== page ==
Generic Name: Levonorgestrel (Systemic) (LEE voe nor jes trel)
Brand Name: Aftera, EContra EZ, Fallback Solo, My Way, My Way, ...show all 13 brand names.Next Choice One Dose, Next Choice One Dose, Opcicon One-Step, Plan B One-Step, Plan B One-Step, Plan B, React, Take Action
Uses of Levonorgestrel:
- It is used to lower the chance of pregnancy after unprotected sex.
What do I need to tell my doctor BEFORE I take Levonorgestrel?
- If you have an allergy to levonorgestrel or any other part of levonorgestrel (systemic).
- If you are allergic to any drugs like this one, any other drugs, foods, or other substances. Tell your doctor about the allergy and what signs you had, like rash; hives; itching; shortness of breath; wheezing; cough; swelling of face, lips, tongue, or throat; or any other signs.
- If you are pregnant or may be pregnant. Do not take this medicine if you are pregnant.
This medicine may interact with other drugs or health problems.
Tell your doctor and pharmacist about all of your drugs (prescription or OTC, natural products, vitamins) and health problems. You must check to make sure that it is safe for you to take levonorgestrel with all of your drugs and health problems. Do not start, stop, or change the dose of any drug without checking with your doctor.
What are some things I need to know or do while I take Levonorgestrel?
- Tell all of your health care providers that you take this medicine. This includes your doctors, nurses, pharmacists, and dentists.
- This medicine does not stop the spread of diseases like HIV or hepatitis that are passed through blood or having sex. Do not have any kind of sex without using a latex or polyurethane condom. Do not share needles or other things like toothbrushes or razors. Talk with your doctor.
- This medicine will not end a pregnancy.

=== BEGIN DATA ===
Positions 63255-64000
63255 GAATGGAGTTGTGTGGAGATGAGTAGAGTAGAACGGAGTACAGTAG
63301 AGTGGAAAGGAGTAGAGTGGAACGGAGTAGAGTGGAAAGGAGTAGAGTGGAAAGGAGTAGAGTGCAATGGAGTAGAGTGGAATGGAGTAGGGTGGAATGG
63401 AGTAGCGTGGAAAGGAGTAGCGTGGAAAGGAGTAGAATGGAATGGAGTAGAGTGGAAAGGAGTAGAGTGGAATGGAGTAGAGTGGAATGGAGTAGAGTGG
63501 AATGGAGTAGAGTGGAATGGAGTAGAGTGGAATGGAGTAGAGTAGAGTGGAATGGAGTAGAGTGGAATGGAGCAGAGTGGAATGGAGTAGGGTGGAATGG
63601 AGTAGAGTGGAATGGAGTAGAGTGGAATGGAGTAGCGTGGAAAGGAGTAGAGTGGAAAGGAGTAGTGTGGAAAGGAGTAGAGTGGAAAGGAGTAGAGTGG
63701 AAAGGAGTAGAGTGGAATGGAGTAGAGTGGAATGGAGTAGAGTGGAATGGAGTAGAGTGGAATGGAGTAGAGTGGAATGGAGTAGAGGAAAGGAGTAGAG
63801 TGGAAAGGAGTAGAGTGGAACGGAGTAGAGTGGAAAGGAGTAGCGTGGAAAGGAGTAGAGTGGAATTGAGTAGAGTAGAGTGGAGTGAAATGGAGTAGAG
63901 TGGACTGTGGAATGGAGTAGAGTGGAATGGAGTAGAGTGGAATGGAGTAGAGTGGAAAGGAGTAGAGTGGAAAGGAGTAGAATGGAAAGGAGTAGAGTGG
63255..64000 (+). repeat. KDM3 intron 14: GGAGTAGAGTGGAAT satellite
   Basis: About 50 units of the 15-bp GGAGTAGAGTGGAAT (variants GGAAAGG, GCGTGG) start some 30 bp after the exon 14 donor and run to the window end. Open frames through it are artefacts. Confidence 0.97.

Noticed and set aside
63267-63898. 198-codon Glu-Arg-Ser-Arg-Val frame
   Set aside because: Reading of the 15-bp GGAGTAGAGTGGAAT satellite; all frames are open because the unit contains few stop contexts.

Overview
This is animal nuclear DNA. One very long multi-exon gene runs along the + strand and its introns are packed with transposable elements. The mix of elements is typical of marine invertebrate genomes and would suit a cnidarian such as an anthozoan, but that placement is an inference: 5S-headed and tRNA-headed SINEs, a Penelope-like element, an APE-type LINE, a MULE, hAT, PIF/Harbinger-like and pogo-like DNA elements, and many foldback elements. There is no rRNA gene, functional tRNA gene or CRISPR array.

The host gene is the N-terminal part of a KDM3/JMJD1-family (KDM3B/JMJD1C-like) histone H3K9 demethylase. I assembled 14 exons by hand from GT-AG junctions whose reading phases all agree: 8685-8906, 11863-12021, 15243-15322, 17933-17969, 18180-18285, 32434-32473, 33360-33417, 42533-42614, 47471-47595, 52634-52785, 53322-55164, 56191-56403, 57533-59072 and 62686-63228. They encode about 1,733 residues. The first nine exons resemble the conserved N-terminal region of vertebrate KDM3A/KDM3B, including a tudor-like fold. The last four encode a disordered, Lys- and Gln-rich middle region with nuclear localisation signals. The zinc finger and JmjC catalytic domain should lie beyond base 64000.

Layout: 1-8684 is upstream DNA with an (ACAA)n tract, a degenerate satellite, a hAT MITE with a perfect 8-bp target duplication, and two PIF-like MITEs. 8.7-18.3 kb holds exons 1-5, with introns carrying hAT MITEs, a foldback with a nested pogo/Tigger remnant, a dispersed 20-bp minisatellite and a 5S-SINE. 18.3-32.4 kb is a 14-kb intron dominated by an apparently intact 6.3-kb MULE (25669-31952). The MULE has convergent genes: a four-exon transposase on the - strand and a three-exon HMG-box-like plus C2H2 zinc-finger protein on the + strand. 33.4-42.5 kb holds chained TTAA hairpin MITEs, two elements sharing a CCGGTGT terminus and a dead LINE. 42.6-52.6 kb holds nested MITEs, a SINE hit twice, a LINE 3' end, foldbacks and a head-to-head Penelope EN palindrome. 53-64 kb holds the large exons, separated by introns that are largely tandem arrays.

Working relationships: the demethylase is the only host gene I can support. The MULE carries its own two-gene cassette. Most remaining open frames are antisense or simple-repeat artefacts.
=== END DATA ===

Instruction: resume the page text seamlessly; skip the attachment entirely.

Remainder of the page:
- This medicine is not for regular use to prevent pregnancy.
- Use birth control that you can trust to prevent pregnancy.
- If your period is delayed for more than 7 days, talk with your doctor.
- Tell your doctor if you are breast-feeding. You will need to talk about any risks to your baby.
How is this medicine (Levonorgestrel) best taken?
Use levonorgestrel as ordered by your doctor. Read all information given to you. Follow all instructions closely.
- Take this medicine within 72 hours after unprotected sex. Take it as soon as you can.
- If you throw up within 2 hours of taking levonorgestrel, you may need to take 1 more dose. Call your doctor right away.
What do I do if I miss a dose?
- Call your doctor to find out what to do.
- Do not take 2 doses at the same time or extra doses.
See also: Dosage Information (in more detail)
What are some side effects that I need to call my doctor about right away?
WARNING/CAUTION: Even though it may be rare, some people may have very bad and sometimes deadly side effects when taking a drug. Tell your doctor or get medical help right away if you have any of the following signs or symptoms that may be related to a very bad side effect:
- Signs of an allergic reaction, like rash; hives; itching; red, swollen, blistered, or peeling skin with or without fever; wheezing; tightness in the chest or throat; trouble breathing or talking; unusual hoarseness; or swelling of the mouth, face, lips, tongue, or throat.